Canada Safe Food Consortium gears up to Feed Vulnerable Canadians and Frontline COVID

OTTAWA/VANCOUVER, April 22, 2020 – The Canada Safe Food Consortium (CSFC), a team of Canadian foodservice leaders, medical experts, and technologists, has created a safety protocol and safe and in-kind food supply chain to feed Canadians in long-term care facilities, those relying on community essential service providers, and those most vulnerable due to the COVID-19 pandemic.  

On Friday, April 16, 2020 Deputy Prime Minister Freeland acknowledged that Canada’s food supply chain has been impacted by COVID-19. Food banks and shelters are also reporting supply shortages and increasing costs, as demand exceeds their available supply of food. Canada’s food supply chain continues to be hit by COVID-19 resulting in food supply shortages, impaired accessibility, and pricing fluctuations.

The CSFC team has been working together since the early onset of COVID-19. They have rapidly shifted their shared capacities toward the development and implementation of a scalable safe food and in-kind supply chain model and accompanying protocols to keep all stakeholders in Canada’s food supply chain as safe as possible. The efforts of the CSFC team ensures that food and the foodservice industry are not the culprit of contagion or further contamination of food supply chains, but rather continue to be responsive to the complexities at hand while meeting community needs. 

The CFSC has two-million meals ready for deployment that have been prepared according to Canadian Food Inspection Agency (CFIA) and Hazard Analysis and Critical Care Points (HACCP) and developed protocol, minimizing viral transmission during preparation and consumption of ready-made meals. “It is essential that we develop and implement innovative and responsible solutions that consider the full supply chain as well as create alternate in-kind supply chains to meet these increasing needs and situational complexities,” said Sandra MacInnis, Senior Business Advisor for Solution Foodservice Group. “This situation goes beyond traditional operational HACCP protocols and must consider an end to end protocol

The consortium’s goal is to supply ready-made meals at high volumes in the safest way possible, handled with the highest degree of stringency, beyond normal food safety practices, as this is of utmost importance at this time.  “Due to the ever-evolving impacts resulting from the global pandemic, we have shifted attention to identify the preventable risks to maintain the integrity supply chain. By leveraging the existing infrastructure and expertise, we can better support vulnerable populations and front-line responders, while mitigating the transmission risks in relation to food preparation and supply,” said Dr. Anthony Marotta, CEO of Peqish Food Company.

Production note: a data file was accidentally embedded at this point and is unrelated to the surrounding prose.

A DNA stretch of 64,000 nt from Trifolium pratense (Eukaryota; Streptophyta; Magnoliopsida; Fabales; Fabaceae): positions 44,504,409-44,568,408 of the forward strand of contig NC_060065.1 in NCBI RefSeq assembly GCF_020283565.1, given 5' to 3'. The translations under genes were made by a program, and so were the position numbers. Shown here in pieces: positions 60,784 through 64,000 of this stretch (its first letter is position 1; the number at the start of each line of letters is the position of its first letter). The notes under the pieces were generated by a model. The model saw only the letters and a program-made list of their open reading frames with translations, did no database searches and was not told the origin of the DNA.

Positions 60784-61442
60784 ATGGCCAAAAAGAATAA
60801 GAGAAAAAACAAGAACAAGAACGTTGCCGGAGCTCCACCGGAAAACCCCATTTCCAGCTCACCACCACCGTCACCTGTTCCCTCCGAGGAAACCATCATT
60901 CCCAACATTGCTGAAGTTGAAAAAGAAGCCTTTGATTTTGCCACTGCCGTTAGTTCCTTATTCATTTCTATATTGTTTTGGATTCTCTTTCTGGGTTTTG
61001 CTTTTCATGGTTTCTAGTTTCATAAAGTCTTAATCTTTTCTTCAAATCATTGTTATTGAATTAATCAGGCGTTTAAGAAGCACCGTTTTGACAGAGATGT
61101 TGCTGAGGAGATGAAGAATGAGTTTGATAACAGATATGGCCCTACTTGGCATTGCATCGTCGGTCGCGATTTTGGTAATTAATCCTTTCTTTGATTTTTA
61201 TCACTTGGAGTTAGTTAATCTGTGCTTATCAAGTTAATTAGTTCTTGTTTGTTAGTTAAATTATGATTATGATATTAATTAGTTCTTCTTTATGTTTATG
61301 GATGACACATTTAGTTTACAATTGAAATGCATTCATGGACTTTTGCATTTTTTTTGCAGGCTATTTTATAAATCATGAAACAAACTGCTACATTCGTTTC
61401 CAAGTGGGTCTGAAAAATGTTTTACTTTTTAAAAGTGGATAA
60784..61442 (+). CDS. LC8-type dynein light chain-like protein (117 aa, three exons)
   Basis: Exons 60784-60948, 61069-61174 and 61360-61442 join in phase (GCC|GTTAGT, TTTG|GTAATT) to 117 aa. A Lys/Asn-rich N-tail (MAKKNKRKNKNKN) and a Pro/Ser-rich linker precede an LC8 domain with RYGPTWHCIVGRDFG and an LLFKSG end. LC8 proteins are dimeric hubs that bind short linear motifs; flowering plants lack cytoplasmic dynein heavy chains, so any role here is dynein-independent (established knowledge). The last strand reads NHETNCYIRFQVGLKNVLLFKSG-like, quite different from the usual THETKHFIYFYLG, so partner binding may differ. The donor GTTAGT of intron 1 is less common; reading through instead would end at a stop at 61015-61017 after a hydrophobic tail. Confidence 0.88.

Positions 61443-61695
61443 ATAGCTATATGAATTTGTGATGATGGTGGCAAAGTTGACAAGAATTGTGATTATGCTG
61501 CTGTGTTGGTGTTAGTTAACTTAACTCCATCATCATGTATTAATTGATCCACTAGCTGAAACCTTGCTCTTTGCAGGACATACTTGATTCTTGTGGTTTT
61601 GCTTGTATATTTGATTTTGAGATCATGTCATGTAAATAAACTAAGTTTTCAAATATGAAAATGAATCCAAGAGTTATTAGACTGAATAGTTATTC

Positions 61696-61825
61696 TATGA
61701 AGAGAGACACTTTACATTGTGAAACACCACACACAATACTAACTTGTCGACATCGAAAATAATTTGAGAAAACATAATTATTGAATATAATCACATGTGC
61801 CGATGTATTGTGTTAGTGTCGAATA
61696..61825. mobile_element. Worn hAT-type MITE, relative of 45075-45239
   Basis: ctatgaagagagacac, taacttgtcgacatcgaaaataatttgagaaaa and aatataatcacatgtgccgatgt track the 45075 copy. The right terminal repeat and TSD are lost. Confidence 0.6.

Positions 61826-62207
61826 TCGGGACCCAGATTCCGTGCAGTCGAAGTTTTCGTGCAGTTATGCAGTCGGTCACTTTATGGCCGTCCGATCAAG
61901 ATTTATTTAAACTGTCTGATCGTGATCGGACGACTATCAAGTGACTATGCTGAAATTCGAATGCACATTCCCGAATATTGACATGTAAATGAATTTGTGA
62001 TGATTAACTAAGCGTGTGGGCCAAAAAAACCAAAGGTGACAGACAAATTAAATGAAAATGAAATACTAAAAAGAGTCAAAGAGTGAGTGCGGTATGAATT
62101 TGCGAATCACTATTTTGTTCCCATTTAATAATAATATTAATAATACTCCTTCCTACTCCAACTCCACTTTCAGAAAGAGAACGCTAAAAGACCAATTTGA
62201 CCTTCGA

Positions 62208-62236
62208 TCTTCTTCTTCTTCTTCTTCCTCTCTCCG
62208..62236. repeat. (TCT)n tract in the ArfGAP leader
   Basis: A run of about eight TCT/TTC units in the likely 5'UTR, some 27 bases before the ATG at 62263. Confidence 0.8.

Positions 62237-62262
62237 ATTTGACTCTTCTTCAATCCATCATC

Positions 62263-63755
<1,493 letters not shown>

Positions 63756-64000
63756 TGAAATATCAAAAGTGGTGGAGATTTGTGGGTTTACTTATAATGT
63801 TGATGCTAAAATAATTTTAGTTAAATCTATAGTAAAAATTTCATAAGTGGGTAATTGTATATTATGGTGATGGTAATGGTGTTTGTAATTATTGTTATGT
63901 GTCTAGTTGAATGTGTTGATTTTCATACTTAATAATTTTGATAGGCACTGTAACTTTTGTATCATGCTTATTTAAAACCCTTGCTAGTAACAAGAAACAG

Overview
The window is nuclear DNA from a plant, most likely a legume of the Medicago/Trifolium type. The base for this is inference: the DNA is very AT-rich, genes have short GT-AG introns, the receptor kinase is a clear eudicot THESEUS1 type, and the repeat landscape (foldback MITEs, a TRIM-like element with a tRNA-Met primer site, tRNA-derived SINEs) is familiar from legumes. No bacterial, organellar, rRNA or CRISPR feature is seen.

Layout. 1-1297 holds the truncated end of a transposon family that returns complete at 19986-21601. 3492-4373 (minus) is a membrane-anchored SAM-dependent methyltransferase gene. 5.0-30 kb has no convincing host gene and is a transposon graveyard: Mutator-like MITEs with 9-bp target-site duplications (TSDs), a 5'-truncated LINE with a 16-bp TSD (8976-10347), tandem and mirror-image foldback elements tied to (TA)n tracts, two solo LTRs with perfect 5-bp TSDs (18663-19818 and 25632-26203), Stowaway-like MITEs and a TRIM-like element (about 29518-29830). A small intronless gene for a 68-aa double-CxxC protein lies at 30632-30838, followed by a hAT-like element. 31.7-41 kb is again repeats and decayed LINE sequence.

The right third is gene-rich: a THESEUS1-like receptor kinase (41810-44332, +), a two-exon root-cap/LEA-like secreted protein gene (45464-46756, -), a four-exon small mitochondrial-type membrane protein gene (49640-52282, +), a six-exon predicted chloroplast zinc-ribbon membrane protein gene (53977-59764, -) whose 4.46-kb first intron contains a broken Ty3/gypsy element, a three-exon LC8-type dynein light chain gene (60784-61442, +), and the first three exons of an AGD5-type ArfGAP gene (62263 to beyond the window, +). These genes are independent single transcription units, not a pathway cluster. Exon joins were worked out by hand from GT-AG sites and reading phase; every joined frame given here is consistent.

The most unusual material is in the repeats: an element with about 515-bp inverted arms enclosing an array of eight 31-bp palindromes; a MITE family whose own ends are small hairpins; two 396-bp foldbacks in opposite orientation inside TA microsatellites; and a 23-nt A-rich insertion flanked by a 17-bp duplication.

Canadians living in poverty, as well as those who rely on communal food services such as food banks, soup kitchens and long-term care facilities, are at highest risk of not having access to healthy food and of COVID-19 transmission due impacts in the supply chain and mounting distress amongst charities and non-profits in Canada. Tanya Woods, Chief Philanthropist of Project K(IN)D notes that “the UN World Food Programme has recently advised that in-kind food supplies be established immediately. Earlier this month we launched the first in-kind exchange platform to enable our food banks and community organizations to ask for help. Now more than ever we need governments and the business community to exchange expert knowledge, collaborate, and support in-kind solutions, like the CSFC is proposing, so that we can ensure all Canadians have access to the food they need each day.  We have the knowledge and resources to make a difference today, we need to act now – together.”

Government agencies, community organizations and companies are invited to learn more and get involved at: